Maria del Rio Carral
Post-doctorante FNRS - boursière UCL
Maria, you won a prize for academic excellence from the Lausanne University. Could you tell us more about that?
My PhD thesis about the well-being among senior women managers was awarded this prize by the Social and Political Science Faculty (SSP-UNIL), because of the originality of the methodology that I developed and of the practical implications of my research for women, health and work issues…I must admit it was a beautiful surprise, a wonderful reward for my work.
Why and how have you been inspired to research on women and business?
For many years I have been interested in women and work, in particular in how their work responsibilities & duties fit into their lives alongside their private priorities (family, but also social and personal lives). For instance, a long time ago I conducted an exploratory study on women working as “housekeepers” in Mexico, admiring their capacity to cope with their children, their jobs, their housework, etc… A few years later I was completely fascinated by understanding how women - that have succeeded in breaking through the “glass ceiling” in the private/public sectors in Switzerland - cope with multiple responsibilities and manage to respond to simultaneous requests stemming from different contexts (family, social, work, personal lives).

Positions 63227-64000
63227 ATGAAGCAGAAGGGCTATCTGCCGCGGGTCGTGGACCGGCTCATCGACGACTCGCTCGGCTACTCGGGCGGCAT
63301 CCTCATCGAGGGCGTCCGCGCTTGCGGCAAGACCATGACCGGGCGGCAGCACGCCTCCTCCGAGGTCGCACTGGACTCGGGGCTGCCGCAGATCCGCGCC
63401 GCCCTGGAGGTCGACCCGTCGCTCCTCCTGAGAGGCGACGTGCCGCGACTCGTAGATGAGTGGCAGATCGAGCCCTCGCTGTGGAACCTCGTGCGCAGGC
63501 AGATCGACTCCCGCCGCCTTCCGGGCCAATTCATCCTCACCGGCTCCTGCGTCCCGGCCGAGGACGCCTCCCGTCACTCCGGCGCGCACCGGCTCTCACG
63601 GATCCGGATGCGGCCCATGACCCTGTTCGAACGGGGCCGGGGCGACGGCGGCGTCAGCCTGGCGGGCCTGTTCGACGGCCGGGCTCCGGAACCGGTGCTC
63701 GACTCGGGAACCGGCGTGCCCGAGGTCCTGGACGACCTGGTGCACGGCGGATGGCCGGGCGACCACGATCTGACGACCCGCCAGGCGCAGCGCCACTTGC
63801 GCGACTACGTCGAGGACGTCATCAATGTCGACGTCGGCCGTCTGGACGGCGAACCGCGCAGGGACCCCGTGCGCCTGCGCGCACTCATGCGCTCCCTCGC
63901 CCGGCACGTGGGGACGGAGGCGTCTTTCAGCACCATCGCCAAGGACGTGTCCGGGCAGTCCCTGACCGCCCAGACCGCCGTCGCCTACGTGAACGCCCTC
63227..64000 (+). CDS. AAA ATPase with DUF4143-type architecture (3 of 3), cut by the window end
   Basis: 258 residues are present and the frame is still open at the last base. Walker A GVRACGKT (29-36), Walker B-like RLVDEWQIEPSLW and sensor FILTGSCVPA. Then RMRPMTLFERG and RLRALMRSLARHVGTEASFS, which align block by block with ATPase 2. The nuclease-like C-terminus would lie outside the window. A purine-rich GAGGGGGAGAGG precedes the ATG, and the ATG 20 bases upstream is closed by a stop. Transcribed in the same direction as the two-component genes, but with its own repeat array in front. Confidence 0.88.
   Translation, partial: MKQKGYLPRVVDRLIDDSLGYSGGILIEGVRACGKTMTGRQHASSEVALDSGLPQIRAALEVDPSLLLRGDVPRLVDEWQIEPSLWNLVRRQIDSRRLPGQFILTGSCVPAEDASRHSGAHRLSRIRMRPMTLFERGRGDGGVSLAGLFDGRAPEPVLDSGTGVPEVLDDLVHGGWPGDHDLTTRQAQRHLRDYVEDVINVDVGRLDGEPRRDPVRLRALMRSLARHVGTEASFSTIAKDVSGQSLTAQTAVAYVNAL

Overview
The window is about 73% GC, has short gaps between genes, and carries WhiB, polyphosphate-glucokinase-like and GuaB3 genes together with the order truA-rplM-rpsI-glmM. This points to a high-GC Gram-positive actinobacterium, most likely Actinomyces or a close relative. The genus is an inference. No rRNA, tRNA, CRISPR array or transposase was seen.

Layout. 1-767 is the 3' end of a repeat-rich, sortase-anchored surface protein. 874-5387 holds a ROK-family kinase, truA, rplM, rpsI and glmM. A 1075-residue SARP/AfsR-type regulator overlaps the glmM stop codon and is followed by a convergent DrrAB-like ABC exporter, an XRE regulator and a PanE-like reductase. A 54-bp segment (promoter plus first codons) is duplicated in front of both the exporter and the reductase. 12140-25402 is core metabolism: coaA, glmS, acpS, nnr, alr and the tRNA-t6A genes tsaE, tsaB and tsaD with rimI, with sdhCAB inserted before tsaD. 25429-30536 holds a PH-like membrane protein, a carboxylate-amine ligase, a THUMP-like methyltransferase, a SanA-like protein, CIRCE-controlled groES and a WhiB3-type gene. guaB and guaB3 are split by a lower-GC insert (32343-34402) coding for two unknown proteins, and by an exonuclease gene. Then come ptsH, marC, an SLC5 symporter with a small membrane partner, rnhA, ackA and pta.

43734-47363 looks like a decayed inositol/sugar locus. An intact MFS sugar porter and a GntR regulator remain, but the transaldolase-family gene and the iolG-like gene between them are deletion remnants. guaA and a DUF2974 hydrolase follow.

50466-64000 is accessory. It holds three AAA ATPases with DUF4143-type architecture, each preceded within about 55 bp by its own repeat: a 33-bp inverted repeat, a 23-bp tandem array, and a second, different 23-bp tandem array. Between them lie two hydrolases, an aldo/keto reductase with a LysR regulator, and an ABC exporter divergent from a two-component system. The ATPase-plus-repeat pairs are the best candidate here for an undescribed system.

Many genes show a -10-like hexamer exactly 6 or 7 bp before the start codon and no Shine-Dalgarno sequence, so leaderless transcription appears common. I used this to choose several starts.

What is your job about?
After my PhD, I was given a grant by the Belgium FNRS (Fonds de la Recherche Scientifique) as a postdoc fellow at the UCL (GIRSEF-CIRFASE Department at Université catholique de Louvain on Academia.edu) to continue my analysis on work-life interference issues.
My research coordinator and I are now studying work-life interferences amongst young highly skilled women and men at the beginning of their career, holding precarious positions in the academic “greedy”, demanding and competitive institutional context.
Maria, do you teach as well as doing research? Are you doing your post-doctorate research straight after other study or have you instead worked in business yourself for a few years and then gone back to do the research?
I have taught seminars and courses at Bachelor and Master Level, mainly in Qualitative Methodologies and in Health Psychology at several Universities in Switzerland. By the way, I enjoyed doing it very much! Within my current job at the University of Louvain I have also been a “student coach” for a practical seminar in Sociology, which was a great experience for me too.
The research you conducted concerns work-life interference and subjective well-being among female senior managers. Could you explain to us what triggered this research and what the main findings indicate?
Although there is an undeniable increase in the number of women holding executive functions in Switzerland, this population is still a minority (10-15%), considering that 46% of the total workforce is represented by women. Unfortunately some of the main trends tend to focus on either a “pathogen” approach of work-family conflict as a source of stress and fatigue.